Is A "Classic End-Of-Cycle Melt-Up" Imminent?

Authored by Mark Orsley, head of macro strategy at Prism FP,

  • Potential for the data deterioration theme to pause in the next quarter

  • Phase 1 US-China deal could pivot Manufacturers from inventory destocking to restocking

    • Key manufacturers talking about this potential on earnings calls

  • This underappreciated catalyst could cause a temp bounce in the economic data, lift stocks and curve steepeners even higher – classic end of the cycle melt up

WARNING: This note contains content more positive than the past 10 months and may not be suitable for readers who are expecting a perma bear.

I jest obviously but the theme all year has revolved around the idea of data deterioration.  The question from those tired of that notion is always “what would change your view” and the answer is consistently:

1) CB’s adding liquidity

2) China-US trade war progress

3) EU fiscal stimulus

For the first time all year, all three potential catalysts emerging at the same time which risks a Q4 melt up in risk assets and (I hope you are sitting down) an improvement in some of the economic data – mainly the manufacturing sector.

Central Banks pumping liquidity once again

This has been THE driver of the cyclical “up crash” first kicked off around October 8th  when Fed Chair Powell noted that the Fed will soon announce steps to add to reserves over time through the purchases of T-bills.  Around the same time, as we discussed previously, many Fed officials began setting up the Oct cut which many thought was in question (Rosengren, Evans).

That powerful force of a coming Fed liquidity injection + another Fed cut to sustain the expansion caused a key reversal in the macro landscape where:

  • USD topped out and depreciated lower

  • Cyclical equities/commodities bottomed and started to break out higher 

  • Interest rates bottomed and started pricing out future Fed cuts

  • Yield Curves like 2s10s, that had been dormant, began to steepen       

Dollar liquidity got a further boost when Italy for the first time since 2010 issued a $7b USD denominated bond on Oct 9th.  That drove the likes of 1yr EU/US basis swaps higher which is atypical into year-end, and a signal that USD liquidity is improving.

Liquidity injection causing a positive cyclical feedback loop

And if you are wondering why yields are rising, basis swap widening is your “tell.”  The Fed (and ECB), are adding liquidity and that is driving global yields higher as confirmed in the QI macro PCA model which shows that for both US and China 10yr yields; rising basis swaps (ie: systemic liquidity) are causing nominal yields to rise.

China 10yr yield sensitivities to macro factors indicate basis swaps/systemic liquidity is causing rising yields…

Same story in the US and to show it a different way, the sensitivity to systemic liquidity has been increasingly positive since Oct. 8th…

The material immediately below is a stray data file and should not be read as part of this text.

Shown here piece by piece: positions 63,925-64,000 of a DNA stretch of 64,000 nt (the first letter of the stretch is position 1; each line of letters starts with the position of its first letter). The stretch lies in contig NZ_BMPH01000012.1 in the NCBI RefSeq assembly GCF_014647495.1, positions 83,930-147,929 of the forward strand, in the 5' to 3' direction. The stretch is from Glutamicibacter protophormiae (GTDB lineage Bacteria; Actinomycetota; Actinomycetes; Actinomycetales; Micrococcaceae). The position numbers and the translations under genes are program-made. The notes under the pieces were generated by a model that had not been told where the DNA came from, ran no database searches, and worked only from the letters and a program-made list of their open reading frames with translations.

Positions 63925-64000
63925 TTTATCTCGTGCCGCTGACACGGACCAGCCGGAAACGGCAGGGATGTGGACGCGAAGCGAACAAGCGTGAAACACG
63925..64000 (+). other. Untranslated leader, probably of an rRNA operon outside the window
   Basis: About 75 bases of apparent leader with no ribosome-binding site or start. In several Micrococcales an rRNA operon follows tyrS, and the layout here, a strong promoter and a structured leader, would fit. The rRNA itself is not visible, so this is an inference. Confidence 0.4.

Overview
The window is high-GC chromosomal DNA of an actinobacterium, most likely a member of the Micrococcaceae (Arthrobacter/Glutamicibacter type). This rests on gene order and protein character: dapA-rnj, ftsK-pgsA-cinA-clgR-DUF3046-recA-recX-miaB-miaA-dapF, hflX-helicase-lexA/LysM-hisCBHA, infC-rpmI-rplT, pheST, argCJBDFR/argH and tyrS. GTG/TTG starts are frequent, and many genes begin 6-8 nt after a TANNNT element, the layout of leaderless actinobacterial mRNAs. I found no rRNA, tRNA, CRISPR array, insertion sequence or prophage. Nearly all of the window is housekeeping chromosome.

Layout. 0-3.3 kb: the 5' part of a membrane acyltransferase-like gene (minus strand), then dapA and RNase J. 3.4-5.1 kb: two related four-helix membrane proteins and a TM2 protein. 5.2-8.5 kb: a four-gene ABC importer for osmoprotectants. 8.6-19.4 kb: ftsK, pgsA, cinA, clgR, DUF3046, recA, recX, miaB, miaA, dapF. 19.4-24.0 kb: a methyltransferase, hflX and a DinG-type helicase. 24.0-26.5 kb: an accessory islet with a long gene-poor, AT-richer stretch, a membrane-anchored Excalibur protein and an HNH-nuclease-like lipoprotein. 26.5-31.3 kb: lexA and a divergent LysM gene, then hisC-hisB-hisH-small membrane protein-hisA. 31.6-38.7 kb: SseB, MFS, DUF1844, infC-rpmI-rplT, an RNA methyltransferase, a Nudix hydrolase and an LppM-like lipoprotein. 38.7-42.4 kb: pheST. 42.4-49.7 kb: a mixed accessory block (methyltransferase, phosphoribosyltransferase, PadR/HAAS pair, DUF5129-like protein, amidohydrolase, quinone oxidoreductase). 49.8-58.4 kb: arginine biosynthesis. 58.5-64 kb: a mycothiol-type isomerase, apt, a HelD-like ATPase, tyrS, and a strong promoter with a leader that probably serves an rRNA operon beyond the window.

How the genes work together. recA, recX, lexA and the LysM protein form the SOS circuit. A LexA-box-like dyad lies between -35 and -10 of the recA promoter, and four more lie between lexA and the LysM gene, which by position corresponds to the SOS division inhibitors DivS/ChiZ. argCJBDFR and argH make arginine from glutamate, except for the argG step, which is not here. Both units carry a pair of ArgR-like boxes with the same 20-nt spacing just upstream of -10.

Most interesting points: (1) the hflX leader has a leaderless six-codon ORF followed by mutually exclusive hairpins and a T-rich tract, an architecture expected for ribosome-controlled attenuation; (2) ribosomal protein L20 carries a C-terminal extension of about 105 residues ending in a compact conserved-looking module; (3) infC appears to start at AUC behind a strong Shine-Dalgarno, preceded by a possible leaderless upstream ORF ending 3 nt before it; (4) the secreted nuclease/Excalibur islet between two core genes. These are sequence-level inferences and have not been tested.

Then, those rising yields are causing commodities like copper to rise.  Copper’s macro sensitivities show rates are the top positive drivers…

And lastly, rising commodities, and the feed through to inflation expectations, is causing the S&P rally and the curve steepening.

So there you have it, the liquidity injection by the Fed’s “don’t call it QE” program is causing a very QE like reaction.  Call it a positive cyclical feedback loop.  

That’s “the where we have been,” but now let’s look forward.  Is there further impetus for this theme to follow through beyond the Fed’s reaction function?  YES.

IMPORTANT – Upside growth potential in Q4/Q1

The market rhetoric over the past couple weeks has been stabilizing PMI’s.  The Markit Manufacturing PMI for example bounced from a low of 50.3 two months ago to a modest 51.3 now – no big growth surge.  However, the main positive in the report was the rise in New Orders and the decline of Inventories.  In today’s ISM, we saw New Orders and Inventory both rise.  This is the theme I want to highlight today: the potential that destocking in the Manufacturing sector is largely over and the potential for restocking.      

As we saw in the Wholesale Inventory data on Monday, the current inventory drawdown is down to levels where you start to see restocking...

What differentiates this note from others is the willingness to do some dirty, bottoms up research like listening to earnings calls.  What is MOST notable is that companies are commenting on this inventory dynamic in their earnings calls this quarter which is indication that we have reached a pivot point.

Let’s start with a global chemical company (often thought to be early cycle indicators) offering many different types of chemical products that operates in 30 different countries.  They have exposure in North America, Europe, Middle East, and most importantly, China.  This is about as good of a read through as you can get for cyclical stocks and on this destocking/restocking theme.  What did they say in their earnings call on October 25th?

“We believe that the destocking we reported impacting the first half of the year in polyurethanes is finished most specifically in China.”

“We continue to see customer destocking with such a deep supply chain this business (textiles) has seen more volume pressure than our other businesses. We believe there is little if any destocking left in the chain.”

“Its volume that is hurting the bottom line and I suspect that volume will obviously be coming back as the economy starts to stabilize or even if the economy doesn't stabilize when you see a lot of the de-inventorying, destocking that is out there taking place.” 

”And I think that's probably the first quarter in the last three quarters or so where we have seen a return to growth in China. So I'm not here to say that China is off to the races and we are going to great guns there but I do think that it has more to do with the idea that we're done with destocking on a large basis in China.”

“While we've experienced real growth within this region demand in China remains well below average and erratic. We believe this will remain unchanged until trade discussions have some form of resolution thereby helping customer confidence and visibility.”

In other words, there is significant upside risk to rebuild inventories if at least some of the uncertainties can be removed, and China growth is better but still not robust. 

How about a major global manufacturer of construction machinery…

"In the fourth quarter, we now expect end-user demand to be flat and dealers to make further inventory reductions due to global economic uncertainty."

"…improved lead times, along with these dealer inventory reductions, will enable us to respond quickly to positive or negative developments in the global economy in 2020.

They are basically saying their dealers are still running down inventory, but if economy picks back up; they are coiled and ready to go.